In 1781, the Vermont General Assembly met in Charlestown and Elisha Payne of Lebanon was elected as Vermont’s lieutenant governor. Towns in our area supported the inclusion of the New Hampshire towns, but not those from New York. However, in 1782, these unions were returned to their respective states. Vermont’s expansionist period was over and as other conflicting claims were settled, statehood became a reality in 1791.

But through the years, the conflict over the exact boundary between Vermont and New Hampshire continued. Boundary commissions were established by Vermont in 1792, 1794, 1830 and 1912. As canals, dams and bridges were constructed, disputes over tax revenue on property worth millions of dollars and costs of bridge maintenance mounted. In 1915, Vermont decided to bring an original jurisdiction case to the U. S. Supreme Court. Vermont claimed the line was along the thread or middle of the river’s channel, whereas New Hampshire claimed to the westerly margin of the river bank

Attorney Warren Austin, who would eventually serve as a U.S. States Senator and the first Ambassador to the United Nations, was appointed to work on Vermont’s case in 1925. In a 1931 letter, written just after he announced his candidacy for the Senate in a special election, Austin outlined the case and the problems in preparing it. He hoped the case would, “definitely and finally determine the boundary.”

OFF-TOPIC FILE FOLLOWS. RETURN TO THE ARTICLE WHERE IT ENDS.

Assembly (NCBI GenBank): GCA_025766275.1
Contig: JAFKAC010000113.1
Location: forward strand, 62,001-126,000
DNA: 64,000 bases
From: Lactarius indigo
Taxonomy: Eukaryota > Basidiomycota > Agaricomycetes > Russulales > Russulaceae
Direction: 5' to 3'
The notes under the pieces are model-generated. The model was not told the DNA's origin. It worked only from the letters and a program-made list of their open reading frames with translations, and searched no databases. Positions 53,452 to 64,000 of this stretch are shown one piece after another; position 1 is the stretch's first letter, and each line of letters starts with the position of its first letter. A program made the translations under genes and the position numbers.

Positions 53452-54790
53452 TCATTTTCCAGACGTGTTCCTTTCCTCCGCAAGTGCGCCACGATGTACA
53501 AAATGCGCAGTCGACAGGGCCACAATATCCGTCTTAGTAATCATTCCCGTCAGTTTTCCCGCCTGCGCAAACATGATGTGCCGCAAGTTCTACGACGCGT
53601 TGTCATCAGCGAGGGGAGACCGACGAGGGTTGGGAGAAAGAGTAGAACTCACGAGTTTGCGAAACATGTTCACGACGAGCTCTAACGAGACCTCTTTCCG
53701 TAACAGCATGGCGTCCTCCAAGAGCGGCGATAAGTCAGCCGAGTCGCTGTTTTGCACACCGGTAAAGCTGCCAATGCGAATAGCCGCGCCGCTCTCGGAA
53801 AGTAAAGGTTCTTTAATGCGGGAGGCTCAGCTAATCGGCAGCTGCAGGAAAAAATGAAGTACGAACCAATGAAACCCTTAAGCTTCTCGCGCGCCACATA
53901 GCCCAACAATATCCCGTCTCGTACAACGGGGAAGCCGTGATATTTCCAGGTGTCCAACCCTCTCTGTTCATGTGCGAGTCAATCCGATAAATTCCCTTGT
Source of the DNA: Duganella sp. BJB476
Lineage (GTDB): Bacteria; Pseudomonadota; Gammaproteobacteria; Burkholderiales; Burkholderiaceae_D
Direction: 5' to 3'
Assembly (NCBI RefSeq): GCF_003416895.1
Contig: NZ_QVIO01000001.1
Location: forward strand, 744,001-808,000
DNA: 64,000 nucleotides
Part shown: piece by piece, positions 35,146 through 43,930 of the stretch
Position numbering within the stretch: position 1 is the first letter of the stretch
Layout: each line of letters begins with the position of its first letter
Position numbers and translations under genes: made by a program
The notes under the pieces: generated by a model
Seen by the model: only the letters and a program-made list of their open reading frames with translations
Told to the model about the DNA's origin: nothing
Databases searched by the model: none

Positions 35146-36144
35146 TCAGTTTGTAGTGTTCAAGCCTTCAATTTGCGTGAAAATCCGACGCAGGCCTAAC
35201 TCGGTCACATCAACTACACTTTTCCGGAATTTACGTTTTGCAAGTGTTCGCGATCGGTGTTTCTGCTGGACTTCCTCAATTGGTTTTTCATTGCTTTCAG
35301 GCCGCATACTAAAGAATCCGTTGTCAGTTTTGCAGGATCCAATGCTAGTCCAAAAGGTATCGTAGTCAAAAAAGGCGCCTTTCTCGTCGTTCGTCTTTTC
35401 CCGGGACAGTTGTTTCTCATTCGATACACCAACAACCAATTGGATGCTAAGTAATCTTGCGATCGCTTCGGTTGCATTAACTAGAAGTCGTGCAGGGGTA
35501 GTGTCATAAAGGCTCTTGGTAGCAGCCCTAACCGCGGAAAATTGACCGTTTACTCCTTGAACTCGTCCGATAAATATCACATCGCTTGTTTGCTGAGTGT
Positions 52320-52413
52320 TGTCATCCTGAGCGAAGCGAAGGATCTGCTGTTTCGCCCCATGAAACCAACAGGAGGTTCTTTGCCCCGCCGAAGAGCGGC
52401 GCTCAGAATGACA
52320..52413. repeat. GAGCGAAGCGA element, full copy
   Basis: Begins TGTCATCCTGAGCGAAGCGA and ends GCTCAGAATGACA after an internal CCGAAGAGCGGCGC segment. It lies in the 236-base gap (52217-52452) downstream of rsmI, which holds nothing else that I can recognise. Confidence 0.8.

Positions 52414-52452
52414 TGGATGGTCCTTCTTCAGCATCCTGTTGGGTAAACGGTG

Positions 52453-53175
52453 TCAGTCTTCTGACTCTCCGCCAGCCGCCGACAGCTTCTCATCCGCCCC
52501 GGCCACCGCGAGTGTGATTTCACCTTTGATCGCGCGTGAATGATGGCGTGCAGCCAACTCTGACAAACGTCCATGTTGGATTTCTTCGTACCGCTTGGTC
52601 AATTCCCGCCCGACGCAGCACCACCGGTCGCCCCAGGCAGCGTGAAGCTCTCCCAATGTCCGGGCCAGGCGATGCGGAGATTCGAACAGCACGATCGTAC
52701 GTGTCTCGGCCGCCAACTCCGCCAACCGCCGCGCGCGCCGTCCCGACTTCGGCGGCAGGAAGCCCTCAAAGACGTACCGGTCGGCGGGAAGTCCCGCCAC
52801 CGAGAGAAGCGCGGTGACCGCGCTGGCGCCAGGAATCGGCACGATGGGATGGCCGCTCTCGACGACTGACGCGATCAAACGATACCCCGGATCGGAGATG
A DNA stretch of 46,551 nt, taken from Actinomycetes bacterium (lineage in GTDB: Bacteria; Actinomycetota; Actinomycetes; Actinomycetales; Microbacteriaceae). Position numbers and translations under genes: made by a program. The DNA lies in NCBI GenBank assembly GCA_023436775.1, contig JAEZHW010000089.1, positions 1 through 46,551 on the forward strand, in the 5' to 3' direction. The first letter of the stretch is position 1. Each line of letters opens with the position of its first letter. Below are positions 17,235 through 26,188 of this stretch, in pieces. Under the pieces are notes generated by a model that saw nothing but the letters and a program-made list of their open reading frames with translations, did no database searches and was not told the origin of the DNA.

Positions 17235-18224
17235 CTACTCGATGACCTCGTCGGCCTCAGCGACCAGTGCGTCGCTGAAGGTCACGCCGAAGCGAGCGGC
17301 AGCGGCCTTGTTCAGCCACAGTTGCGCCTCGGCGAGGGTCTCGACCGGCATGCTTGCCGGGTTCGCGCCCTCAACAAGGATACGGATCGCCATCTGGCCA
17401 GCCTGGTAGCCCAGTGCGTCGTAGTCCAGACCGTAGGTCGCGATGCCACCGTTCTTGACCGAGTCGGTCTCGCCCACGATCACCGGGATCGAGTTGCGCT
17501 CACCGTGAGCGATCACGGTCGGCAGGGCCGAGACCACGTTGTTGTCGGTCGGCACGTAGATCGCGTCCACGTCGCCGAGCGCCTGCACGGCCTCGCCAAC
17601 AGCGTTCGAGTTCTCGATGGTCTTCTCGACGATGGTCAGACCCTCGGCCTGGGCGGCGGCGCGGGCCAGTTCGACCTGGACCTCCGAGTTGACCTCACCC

The letter went on to described the bureaucratic problems that had delayed the preparation and presentation of the case. He wrote how important the case was in deciding issues ranging from hydroelectricity to, “the administration of law, riparian rights, navigation, booming, damming, bridging, civil liability for damages and criminal liability for crimes.”

The case was finally presented before the Court in April, 1933. On May 29, 1933, it was decided by the Court that the boundary between Vermont and New Hampshire was the normal low water mark, on the western bank of the river. In a second decision in January, 1934, the Court ordered that appropriate markers should be placed along the river to mark the boundary (see photo). In our area there are markers at every crossing from Thetford to Ryegate.

Since that time, the two states have made a number of agreements relative to the legal, commercial and recreational uses of the river. In August, 2005, Governors James Douglas and John Lynch met at the Cornish Covered Bridge and, in a moment of banter, Lynch “asserted a claim of territoriality” over the river.

The boundaries of Vermont with New York, Massachusetts and Quebec were also were the subject of controversies and adjustments in the years following the establishment of the state. Those who are interested can find additional details in Harold Meeks’ book.

“Out of a bewildering array of claims and counterclaims, Vermont emerged as a hodgepodge of political units.” Meeks asserts. As with border disputes between states, boundary disputes between adjacent towns were frequent and not easily settled. Many of these conflicts arose from what Attorney Paul Gillies calls “overzealous surveying and granting.”

One of the most significant disputes arose over the location of the border between Newbury and Bradford. Two conflicting surveys establishing the boundaries of towns on both sides of the Connecticut led Bradford to claim that approximately 6000 acres was unfairly being held by Newbury. This would place the boundary about 1.2 miles north of its present location. In fact, according to Wells’ History of Newbury, Vermont, the settlers of this area of South Newbury attended town meetings and paid taxes to Mooretown (now Bradford) before 1778.